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Helping Your Dog Through Scary Situations

Scary things aren’t fun to be around. (Unless you like scary movies and haunted houses. And even then you’re choosing to experience it.) Many dogs encounter scary things in their day to day life. When the scary thing is too close, you’ll see your dog go into fight, flight or freeze mode. Regardless of which you see from them, they’re not feeling good about the situation.

A lot of pet parents will try to avoid the scary thing so their dog doesn’t have to experience it. This is a very kind thing to do and will also help ensure that their dog’s fear will not increase. But what about scary things that are unavoidable? How are you supposed to avoid all cars on walks? How are you supposed to avoid ever seeing a person on a walk? Simply put, we cannot.

If we cannot avoid it all, what is the best thing to do? Believe it or not, we can decrease our dogs fear by turning the scary thing into a predictor of something our dog loves. Food is generally the easiest tool for this. In order for this to work, we need to keep our dog at a distance where they can see the scary thing and eat the food easily. If you’re having to wave it in front of their face and really try to encourage them to take it then the scary thing is likely too close. We also need to make sure that our dog sees the scary thing before we start giving food. Having the correct order of events will help build the association.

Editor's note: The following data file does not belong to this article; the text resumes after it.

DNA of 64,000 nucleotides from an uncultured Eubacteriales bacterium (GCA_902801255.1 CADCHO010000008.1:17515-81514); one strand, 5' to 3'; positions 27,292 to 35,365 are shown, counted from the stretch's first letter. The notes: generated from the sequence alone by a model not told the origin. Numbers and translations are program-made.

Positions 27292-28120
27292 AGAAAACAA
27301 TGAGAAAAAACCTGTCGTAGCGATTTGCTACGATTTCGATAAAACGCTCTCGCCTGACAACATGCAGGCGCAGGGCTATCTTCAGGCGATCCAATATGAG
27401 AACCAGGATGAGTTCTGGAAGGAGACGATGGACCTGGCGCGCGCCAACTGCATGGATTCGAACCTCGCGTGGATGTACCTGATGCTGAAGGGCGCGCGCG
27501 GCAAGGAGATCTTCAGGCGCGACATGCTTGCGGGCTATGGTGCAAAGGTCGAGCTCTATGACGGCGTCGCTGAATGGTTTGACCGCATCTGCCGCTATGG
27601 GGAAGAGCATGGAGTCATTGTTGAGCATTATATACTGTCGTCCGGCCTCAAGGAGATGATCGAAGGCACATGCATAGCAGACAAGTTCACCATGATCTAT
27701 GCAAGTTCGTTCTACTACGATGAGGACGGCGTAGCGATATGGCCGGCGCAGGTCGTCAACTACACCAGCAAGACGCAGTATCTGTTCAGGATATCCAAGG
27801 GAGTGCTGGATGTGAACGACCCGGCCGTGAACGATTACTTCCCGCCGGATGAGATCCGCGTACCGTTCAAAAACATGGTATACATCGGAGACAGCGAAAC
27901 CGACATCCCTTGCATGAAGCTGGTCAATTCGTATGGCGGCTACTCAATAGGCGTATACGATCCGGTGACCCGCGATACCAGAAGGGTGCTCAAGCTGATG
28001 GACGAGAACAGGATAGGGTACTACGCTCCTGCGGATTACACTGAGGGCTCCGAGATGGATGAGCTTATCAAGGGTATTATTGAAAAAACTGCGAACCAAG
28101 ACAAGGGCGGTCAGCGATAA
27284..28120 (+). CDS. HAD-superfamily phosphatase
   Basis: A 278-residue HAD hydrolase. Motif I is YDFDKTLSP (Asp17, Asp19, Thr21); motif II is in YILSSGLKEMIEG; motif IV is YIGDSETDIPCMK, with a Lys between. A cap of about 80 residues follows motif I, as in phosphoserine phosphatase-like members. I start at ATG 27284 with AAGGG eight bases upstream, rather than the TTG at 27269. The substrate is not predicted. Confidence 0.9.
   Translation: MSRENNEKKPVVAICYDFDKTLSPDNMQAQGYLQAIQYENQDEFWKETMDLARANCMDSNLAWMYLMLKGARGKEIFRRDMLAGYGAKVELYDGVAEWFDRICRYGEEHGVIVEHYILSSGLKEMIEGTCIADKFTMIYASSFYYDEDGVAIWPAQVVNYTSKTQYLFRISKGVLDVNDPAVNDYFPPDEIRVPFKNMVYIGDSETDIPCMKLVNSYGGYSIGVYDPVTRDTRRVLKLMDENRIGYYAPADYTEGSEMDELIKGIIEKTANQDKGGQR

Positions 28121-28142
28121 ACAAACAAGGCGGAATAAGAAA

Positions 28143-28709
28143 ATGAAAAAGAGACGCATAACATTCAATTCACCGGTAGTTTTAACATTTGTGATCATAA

Yesterday I was out walking with my kids and I was pulling them in a wagon. A person and their dog was approaching us and I noticed the cute little dog watching us closely. As I looked at the person I could see a treat bag hanging from their waist. The next thing that happened was some happy talk from the person to the dog and a treat followed. After the treat was delivered, the dog looked back at us and then the person repeated. What I witness was a thing of beauty. The dog learned that kids in wagons predicted tasty treats. The pet parent was likely doing this because they wanted to help their dog build a positive association with kids in wagons.

Fear leads to fight, flight or freeze. A positive association leads to prosocial, more desirable behaviors. When done correctly, barking and lunging turns into looking at the scary thing and happily looking back for a treat.

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